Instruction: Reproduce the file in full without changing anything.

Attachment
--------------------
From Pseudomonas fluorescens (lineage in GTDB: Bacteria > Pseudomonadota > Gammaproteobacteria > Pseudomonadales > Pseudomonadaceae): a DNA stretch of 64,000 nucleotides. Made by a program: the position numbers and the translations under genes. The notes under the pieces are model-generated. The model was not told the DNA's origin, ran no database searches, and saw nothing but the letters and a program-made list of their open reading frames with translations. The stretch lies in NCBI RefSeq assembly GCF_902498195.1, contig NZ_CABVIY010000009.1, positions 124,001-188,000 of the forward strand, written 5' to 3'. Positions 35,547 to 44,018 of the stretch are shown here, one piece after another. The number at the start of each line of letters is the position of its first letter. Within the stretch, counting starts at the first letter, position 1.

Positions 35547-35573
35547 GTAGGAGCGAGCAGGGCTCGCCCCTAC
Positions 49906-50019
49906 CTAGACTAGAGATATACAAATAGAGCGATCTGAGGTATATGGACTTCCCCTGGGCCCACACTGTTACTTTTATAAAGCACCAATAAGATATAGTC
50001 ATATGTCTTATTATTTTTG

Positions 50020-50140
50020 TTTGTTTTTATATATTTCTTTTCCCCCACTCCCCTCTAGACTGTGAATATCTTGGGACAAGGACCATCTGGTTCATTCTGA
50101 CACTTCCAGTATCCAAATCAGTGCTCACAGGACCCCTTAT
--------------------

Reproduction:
From Pseudomonas fluorescens (lineage in GTDB: Bacteria > Pseudomonadota > Gammaproteobacteria > Pseudomonadales > Pseudomonadaceae): a DNA stretch of 64,000 nucleotides. Made by a program: the position numbers and the translations under genes. The notes under the pieces are model-generated. The model was not told the DNA's origin, ran no database searches, and saw nothing but the letters and a program-made list of their open reading frames with translations. The stretch lies in NCBI RefSeq assembly GCF_902498195.1, contig NZ_CABVIY010000009.1, positions 124,001-188,000 of the forward strand, written 5' to 3'. Positions 35,547 to 44,018 of the stretch are shown here, one piece after another. The number at the start of each line of letters is the position of its first letter. Within the stretch, counting starts at the first letter, position 1.

Positions 35547-35573
35547 GTAGGAGCGAGCAGGGCTCGCCCCTAC
Positions 49906-50019
49906 CTAGACTAGAGATATACAAATAGAGCGATCTGAGGTATATGGACTTCCCCTGGGCCCACACTGTTACTTTTATAAAGCACCAATAAGATATAGTC
50001 ATATGTCTTATTATTTTTG

Positions 50020-50140
50020 TTTGTTTTTATATATTTCTTTTCCCCCACTCCCCTCTAGACTGTGAATATCTTGGGACAAGGACCATCTGGTTCATTCTGA
50101 CACTTCCAGTATCCAAATCAGTGCTCACAGGACCCCTTAT